Went to Bellingham, WA this past summer – great downtown and waterfront! As for bigger places like Baltimore (and Charlotte, where I am), smaller, incremental improvements are more meaningful and impact the average citizen more than stadiums, convention centers and other “big deals”. This recent article hits upon the idea of doing things in smaller, yet impacting ways. “…if we are going to plan, we need to listen when people say “We don’t have any money” and figure out a way to make a difference for much less.”

  • RealGMan

    Man, if Hampden is a transit desert (shuttle bug, Light Rail, 22 Bus, 27 Bus), places like Ten Hills, Dickeyville and Hamilton must be the freaking Sahara.

  • Mark

    Light rail is on the far edge of the neighborhood and a long, dark walk to where people actually live in Hampden. Shuttle bug connects to it but runs, what, every 45 min? #27 is infrequent and often late, #22 is a zig zagging mess and goes through like 25 neighborhoods and completely misses downtown. Yes, Hampden has transit but most of it sucks. I expect more.

  • 1spresident30

    NYC initiated its SLO ZONES only last year. The initial pilot has only been open for a full-year. Has there been an evaluation yet?
    Perhaps you’re confusing it with London?

  • Rev. Elgaroo Brenza

    the anti-street performer regulations enacted some years ago have pretty completely eradicated that once commonplace element of street life, except for the giant cheesy hired tourist shows at the harbor. really quite sad…

  • Kate

    Do you have more information about this? How can we get these regulations lifted? Maybe a start could be meeting with city council members.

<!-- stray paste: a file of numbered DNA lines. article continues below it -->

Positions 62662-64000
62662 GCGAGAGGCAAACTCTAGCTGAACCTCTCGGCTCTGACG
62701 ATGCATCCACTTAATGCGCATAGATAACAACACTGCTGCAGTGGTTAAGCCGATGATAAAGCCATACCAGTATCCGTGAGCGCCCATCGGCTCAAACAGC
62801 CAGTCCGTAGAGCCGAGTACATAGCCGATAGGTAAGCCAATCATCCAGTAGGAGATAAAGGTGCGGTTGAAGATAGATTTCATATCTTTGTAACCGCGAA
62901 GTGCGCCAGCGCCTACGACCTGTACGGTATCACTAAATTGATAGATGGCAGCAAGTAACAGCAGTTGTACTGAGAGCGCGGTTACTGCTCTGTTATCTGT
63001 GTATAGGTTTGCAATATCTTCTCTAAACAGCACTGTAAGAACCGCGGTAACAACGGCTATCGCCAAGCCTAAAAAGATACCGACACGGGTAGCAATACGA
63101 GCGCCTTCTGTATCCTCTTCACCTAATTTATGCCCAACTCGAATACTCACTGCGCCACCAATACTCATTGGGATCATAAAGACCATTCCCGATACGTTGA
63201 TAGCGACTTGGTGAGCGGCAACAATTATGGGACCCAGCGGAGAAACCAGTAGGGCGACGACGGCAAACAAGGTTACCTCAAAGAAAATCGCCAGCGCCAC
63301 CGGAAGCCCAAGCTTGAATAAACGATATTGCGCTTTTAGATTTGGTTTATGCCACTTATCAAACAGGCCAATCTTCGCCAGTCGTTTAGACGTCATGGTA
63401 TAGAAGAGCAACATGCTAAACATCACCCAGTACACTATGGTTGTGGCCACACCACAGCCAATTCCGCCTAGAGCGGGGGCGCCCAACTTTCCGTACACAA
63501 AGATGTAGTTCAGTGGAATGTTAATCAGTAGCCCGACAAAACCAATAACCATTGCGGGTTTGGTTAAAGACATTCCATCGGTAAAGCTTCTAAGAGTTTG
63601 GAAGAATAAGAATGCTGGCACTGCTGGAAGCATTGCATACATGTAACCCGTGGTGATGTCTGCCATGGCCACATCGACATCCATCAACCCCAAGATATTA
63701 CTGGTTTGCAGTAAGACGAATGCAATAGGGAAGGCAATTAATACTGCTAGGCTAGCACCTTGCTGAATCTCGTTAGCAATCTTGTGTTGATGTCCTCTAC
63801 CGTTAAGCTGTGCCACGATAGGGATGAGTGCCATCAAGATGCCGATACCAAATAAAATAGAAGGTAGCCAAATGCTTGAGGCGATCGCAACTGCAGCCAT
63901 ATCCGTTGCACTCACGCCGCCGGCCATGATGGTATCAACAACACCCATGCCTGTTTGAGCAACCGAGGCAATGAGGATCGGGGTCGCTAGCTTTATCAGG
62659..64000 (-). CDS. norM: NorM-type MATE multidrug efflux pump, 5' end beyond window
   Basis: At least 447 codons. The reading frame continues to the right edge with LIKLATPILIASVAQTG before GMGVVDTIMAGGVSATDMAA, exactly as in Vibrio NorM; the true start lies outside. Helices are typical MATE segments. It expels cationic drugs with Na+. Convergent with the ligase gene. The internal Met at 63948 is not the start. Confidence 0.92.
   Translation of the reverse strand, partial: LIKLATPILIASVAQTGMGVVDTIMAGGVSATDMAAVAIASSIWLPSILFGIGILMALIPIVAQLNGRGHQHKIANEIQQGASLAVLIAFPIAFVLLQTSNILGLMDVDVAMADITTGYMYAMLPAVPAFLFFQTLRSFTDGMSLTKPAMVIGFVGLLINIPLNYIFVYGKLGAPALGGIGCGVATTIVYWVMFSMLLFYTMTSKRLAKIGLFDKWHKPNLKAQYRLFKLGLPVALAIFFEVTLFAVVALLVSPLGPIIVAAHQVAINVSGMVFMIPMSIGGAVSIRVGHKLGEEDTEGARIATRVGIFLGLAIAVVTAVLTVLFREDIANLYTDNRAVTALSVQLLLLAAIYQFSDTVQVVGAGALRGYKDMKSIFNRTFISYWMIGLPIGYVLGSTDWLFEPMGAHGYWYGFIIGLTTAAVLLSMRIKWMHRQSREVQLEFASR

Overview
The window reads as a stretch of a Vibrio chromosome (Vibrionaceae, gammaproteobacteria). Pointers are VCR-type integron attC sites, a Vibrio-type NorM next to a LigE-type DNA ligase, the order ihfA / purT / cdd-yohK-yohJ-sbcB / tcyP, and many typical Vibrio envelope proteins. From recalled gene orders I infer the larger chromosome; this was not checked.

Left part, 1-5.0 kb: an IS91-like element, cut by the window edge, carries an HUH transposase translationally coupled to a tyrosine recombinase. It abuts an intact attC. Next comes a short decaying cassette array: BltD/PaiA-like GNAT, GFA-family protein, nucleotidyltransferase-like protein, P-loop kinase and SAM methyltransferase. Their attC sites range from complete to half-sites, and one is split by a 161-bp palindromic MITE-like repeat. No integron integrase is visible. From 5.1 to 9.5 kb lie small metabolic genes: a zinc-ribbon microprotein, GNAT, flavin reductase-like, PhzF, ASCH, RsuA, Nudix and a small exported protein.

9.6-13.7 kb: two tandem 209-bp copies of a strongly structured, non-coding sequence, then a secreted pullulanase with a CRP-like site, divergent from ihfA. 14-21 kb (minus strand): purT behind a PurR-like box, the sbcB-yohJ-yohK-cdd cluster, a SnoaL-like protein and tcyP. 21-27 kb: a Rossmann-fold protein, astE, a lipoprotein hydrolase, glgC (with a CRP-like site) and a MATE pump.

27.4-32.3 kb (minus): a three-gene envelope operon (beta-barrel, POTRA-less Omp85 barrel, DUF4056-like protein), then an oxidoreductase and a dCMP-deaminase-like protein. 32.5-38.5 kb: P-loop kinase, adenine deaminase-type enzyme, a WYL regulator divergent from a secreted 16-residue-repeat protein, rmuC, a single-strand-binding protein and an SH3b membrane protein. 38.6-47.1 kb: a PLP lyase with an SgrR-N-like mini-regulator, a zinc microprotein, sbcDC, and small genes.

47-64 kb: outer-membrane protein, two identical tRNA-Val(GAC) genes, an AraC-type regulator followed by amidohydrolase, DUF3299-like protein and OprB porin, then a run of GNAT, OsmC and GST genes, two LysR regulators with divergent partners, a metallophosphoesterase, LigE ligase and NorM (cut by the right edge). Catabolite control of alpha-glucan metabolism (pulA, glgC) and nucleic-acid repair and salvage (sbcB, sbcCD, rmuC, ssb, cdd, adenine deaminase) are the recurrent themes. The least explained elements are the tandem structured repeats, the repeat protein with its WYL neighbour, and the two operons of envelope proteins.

• Chris Hamilton

    As a many time visitor to charm city I like the direction you are going in your recommendations. I love Baltimore, but despite its better housing prices and cool neighborhoods I won’t move here from DC because Baltimore is too car centric. It is not bike friendly. It needs a bikesharing. It needs a network of bike lanes. It needs local transit that connects neighborhoods. Better yet some street cars connecting up all the neighborhoods in the city. Don’t worry about running stuff out to the burbs. Those folks are going to drive anyway. There are way too many parking garages and downtown seems like its made to accommodate cars and parking. Whatever happened to complete streets? Until one can easily live car-free here, Baltimore will continue to lose out on attracting the creative class of people who can make the city thrive. Making Baltimore easy to get around without a car is good economic development. Cities that do these things from Boulder to Portland to Austin to DC/Arlington, Chicago and more will lose out. The upcoming generations want walkable livability. They aren’t inclined to cars. Baltimore needs to get with the times. And fast.

  • Wally Pinkard

    I live in Fells Point and find the city very walkable and bikable. I would agree that Hamden is somewhat on an island, but the rest of the city is not. I bike to work downtown everyday. I also bike to Ravens games across town. Another guy I work with bikes from Charles Village and another coworker takes the light rail in. I will agree that we still have a long way to go, and that the streets could use some more life, but the city is pretty easy to get around in the residential neighborhoods. The only areas that are not really good for biking is the central business district and Mt. Vernon.

  • Mark

    Exactly. Nobody moves to a neighborhood because of speeding auto traffic. They do move, however, because of quality transportation alternatives and a sense of place and safety that comes from positive streetlife, On the flip side, cities have to stop making it so easy and cheap to park, especially downtown.